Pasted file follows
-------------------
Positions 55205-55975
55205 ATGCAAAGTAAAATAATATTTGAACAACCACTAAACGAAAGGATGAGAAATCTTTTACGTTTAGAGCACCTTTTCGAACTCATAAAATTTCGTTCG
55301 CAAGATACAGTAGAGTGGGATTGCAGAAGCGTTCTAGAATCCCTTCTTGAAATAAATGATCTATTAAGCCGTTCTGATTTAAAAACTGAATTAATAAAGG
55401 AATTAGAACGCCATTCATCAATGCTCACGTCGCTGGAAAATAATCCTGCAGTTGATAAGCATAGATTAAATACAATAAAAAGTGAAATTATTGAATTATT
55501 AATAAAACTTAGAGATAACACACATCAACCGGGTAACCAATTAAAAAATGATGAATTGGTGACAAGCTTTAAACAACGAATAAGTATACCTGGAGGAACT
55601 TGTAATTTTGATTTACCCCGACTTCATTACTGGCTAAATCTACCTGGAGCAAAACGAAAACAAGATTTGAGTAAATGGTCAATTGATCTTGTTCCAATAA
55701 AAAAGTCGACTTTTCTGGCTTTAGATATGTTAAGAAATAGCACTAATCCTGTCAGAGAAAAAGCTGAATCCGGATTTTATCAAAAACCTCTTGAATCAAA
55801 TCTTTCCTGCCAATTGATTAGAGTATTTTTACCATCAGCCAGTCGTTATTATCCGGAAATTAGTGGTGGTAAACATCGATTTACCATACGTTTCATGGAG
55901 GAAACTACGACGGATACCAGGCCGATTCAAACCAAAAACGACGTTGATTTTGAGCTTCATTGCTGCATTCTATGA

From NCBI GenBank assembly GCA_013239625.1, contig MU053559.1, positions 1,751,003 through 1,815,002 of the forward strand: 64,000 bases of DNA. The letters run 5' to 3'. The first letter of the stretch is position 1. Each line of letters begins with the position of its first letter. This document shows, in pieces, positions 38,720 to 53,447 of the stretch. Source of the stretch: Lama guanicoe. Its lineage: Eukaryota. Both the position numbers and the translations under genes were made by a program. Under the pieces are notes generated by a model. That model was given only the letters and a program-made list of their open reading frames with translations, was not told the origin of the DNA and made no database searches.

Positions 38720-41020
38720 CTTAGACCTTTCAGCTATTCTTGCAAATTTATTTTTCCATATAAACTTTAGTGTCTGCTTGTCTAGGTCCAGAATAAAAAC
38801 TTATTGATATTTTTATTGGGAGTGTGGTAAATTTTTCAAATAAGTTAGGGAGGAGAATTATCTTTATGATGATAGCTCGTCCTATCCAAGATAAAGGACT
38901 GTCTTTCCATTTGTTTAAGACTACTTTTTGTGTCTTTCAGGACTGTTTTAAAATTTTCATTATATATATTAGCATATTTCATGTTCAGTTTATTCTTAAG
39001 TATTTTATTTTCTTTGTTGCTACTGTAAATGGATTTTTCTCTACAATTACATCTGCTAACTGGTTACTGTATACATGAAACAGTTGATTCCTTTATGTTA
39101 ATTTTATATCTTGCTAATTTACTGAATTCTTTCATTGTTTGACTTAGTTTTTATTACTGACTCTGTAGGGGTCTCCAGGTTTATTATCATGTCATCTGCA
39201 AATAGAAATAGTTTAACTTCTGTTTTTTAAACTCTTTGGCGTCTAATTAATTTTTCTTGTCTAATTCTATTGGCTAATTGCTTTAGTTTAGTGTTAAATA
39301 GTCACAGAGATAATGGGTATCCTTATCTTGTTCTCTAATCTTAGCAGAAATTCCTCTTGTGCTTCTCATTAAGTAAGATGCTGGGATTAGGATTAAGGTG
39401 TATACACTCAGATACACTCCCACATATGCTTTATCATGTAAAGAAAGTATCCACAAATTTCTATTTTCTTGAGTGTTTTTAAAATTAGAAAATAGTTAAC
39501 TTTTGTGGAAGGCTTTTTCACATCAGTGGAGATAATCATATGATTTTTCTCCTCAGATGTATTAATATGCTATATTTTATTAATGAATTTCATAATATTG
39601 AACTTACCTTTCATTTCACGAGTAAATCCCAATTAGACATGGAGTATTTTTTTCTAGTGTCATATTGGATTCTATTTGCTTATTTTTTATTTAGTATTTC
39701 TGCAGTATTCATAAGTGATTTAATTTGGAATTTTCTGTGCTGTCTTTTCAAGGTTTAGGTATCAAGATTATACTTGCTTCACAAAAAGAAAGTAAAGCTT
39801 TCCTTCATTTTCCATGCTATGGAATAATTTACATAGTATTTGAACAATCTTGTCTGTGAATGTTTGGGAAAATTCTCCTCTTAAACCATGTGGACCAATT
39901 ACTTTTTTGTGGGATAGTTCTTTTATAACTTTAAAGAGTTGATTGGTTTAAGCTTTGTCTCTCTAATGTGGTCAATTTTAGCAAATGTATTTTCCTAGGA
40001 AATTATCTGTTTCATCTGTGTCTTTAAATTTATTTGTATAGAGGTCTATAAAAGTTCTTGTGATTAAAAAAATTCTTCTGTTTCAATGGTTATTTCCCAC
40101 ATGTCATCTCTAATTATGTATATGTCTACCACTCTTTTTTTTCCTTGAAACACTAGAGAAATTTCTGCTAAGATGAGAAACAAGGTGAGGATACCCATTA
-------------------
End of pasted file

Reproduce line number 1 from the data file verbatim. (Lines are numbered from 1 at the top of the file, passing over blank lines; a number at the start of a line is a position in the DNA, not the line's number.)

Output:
Positions 55205-55975